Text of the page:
sexual offences

Morality and the law: Is there justification for sexual offences?

Sexual offences come in very many forms. The infamous ones are rape and defilement. Rape or defilement may be aggravated – accompanied by violence or leave the victim infected with HIV. Anyone may be a victim of a sexual offence, but women are children are frequently victimized, unlike men. That, of course is not to say that men never fall victim of sexual offences.

Rape is having sexual relations with another person without their consent. Defilement is having sexual relations with minors. It does not matter that the minor gave their consent or that the minor looked older, or that the minor lied about their age. As a matter of law, sexual relations between adults must be consented to, by both adults otherwise, the non-consenting adult may register a complaint to the authorities against the other adult for rape. As a matter of both morality and the law, an adult must not have sexual relations with a minor.

When it comes to offences such as murder, one may put in a defense of self-defense or defense of one’s property. The defense serves the purpose of mitigating the accused’s sentence or even of varying the accused conviction.  –One could say, I did not mean to kill Byekawaso. I just shot at the person who had come to steal my cows. Or, one could say, I did not mean to kill Byekwaso. He had a gun and wanted to shoot me. I just threw a stone at him and with no intent on my part, it hit his head and he died. An offence like murder, despite the fact that it is wrong and illegal to kill another person, may be justified.

The law

The sexual offences Act Cap 62A, laws of Kenya makes provision for what constitutes a sexual offence.

Section 3 of the Sexual Offences Act outlaws rape. It attracts a sentence of up to life imprisonment. An attempt to rape another person is also outlawed by section 4 of the Sexual Offences Act. Gang rape, rape committed in the company of others is also outlawed by section 10 of the same law. Defilement is also outlawed by section 8 of the Sexual offences Act. Section 9 outlaws an attempt to defile a person.

Is there a time when a person is justified to commit a sexual offence?

Two videos have gone viral on YouTube and on several news channels. Both videos are shot in India. In one, several women are assaulted by several men and others are even raped. In another, a woman is stopped by two men in an alley. One man gets off a scooter, and forcefully gropes a woman. He also kisses her on the lips, forcefully. The woman is then pulled towards the scooter and together with the other man who stayed on the scooter, the men assault the woman. She is then thrown like a piece of garbage back into the alley where she falls helplessly on the tarmac. The scooter then rides away with the two men on it.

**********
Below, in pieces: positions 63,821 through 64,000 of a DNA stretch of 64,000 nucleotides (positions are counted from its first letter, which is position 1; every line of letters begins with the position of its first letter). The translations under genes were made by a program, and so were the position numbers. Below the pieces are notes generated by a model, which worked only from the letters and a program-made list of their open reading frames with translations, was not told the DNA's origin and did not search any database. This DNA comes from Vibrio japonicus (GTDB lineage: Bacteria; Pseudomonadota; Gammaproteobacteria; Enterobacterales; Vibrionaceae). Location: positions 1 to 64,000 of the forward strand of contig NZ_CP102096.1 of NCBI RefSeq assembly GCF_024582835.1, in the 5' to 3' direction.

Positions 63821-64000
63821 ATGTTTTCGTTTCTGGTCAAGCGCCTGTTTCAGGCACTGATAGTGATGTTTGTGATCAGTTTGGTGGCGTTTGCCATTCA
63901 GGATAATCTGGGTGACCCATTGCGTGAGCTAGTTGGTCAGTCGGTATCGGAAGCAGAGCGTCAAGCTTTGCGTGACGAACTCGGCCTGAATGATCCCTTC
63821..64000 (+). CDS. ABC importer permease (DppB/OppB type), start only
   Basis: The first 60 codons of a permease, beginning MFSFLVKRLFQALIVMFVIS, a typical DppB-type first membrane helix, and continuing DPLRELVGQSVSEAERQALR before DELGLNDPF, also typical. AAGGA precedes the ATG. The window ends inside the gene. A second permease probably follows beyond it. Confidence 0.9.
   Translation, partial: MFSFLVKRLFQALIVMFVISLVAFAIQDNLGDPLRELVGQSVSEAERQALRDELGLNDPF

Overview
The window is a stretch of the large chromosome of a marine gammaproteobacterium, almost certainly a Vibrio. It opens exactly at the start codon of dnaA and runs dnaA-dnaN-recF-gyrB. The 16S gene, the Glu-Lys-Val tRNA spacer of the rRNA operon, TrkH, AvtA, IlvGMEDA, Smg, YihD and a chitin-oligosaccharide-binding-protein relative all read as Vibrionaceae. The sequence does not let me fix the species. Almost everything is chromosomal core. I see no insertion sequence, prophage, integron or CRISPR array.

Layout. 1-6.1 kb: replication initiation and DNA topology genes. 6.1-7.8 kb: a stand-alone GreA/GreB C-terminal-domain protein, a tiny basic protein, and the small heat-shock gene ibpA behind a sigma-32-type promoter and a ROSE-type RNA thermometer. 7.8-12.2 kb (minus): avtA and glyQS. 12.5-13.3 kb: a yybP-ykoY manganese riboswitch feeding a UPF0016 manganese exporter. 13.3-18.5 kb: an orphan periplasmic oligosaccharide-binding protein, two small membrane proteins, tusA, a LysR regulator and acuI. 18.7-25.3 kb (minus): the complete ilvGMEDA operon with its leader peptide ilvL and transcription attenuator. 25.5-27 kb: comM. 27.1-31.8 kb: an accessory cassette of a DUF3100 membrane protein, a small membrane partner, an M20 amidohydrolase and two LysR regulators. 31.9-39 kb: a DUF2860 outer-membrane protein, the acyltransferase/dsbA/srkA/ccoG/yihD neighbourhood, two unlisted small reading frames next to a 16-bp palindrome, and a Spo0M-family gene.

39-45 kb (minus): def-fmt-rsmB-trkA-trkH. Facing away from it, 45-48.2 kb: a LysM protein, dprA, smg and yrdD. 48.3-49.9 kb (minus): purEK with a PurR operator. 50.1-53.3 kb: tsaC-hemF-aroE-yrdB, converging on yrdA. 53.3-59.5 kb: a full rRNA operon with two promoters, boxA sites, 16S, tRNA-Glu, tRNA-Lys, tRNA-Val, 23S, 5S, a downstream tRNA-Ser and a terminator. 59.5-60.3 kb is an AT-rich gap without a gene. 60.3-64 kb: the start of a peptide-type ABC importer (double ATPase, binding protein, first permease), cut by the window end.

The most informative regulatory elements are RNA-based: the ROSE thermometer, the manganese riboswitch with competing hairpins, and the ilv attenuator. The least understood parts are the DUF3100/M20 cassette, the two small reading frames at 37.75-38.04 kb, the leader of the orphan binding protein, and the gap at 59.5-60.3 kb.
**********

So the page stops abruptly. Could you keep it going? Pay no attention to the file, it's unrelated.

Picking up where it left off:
In response to the two videos, one minister in India said that the victimized deserved it. Why? They were dressed like Westerners (The white people). That by dressing like westerners, they invited men to rape them.

This is not something new – the allegation that a victim of rape invited the rapist. In Uganda, State Minister for Water Resources Ronald Kibuule once said that women who are victims of rape are the cause their predicament. He even trended on twitter (for a wrong reason) following his statement that “no arrest should be made after an indecently dressed woman is raped”. And his definition of indecent dressing is when a woman is dressed in tight jeans, a mini skirt or a bikini.  – So much from our leaders!

Such comments show the extent of misogyny in our society. Sometimes, it does not even matter that the perpetrator of the sexual offence is educated. It seems misogyny is denser than education. Otherwise, we would have very large class of people who believe that there is no justification for sexual offences.

Sexual offences violate the dignity of a person. They go to the core of one’s being and affect the victim’s ability to relate with persons of the opposite sex or the kind of people who look like (in any way) the person who has assaulted the victim.

In matters concerning morality and the law, some wrongs and illegalities are heavier than others. A look at the penal code in Kenya or even in Uganda demonstrates the seriousness of sexual offences. Crimes like aggravated rape attract a life sentence upon conviction.

There should never be a time when one feels another should be raped or that a minor should be defiled. The time should not exist in law or in our morality. Society must not make any one, victim or perpetrator; believe that any sexual offence may be justified on flimsy grounds such as “indecent dressing”. A victim is never the person to blame. The rapist must be blamed.


This article appears in our weekly digital law magazine, The Deuteronomy Vol 1, Issue 1 of 6th January 2017

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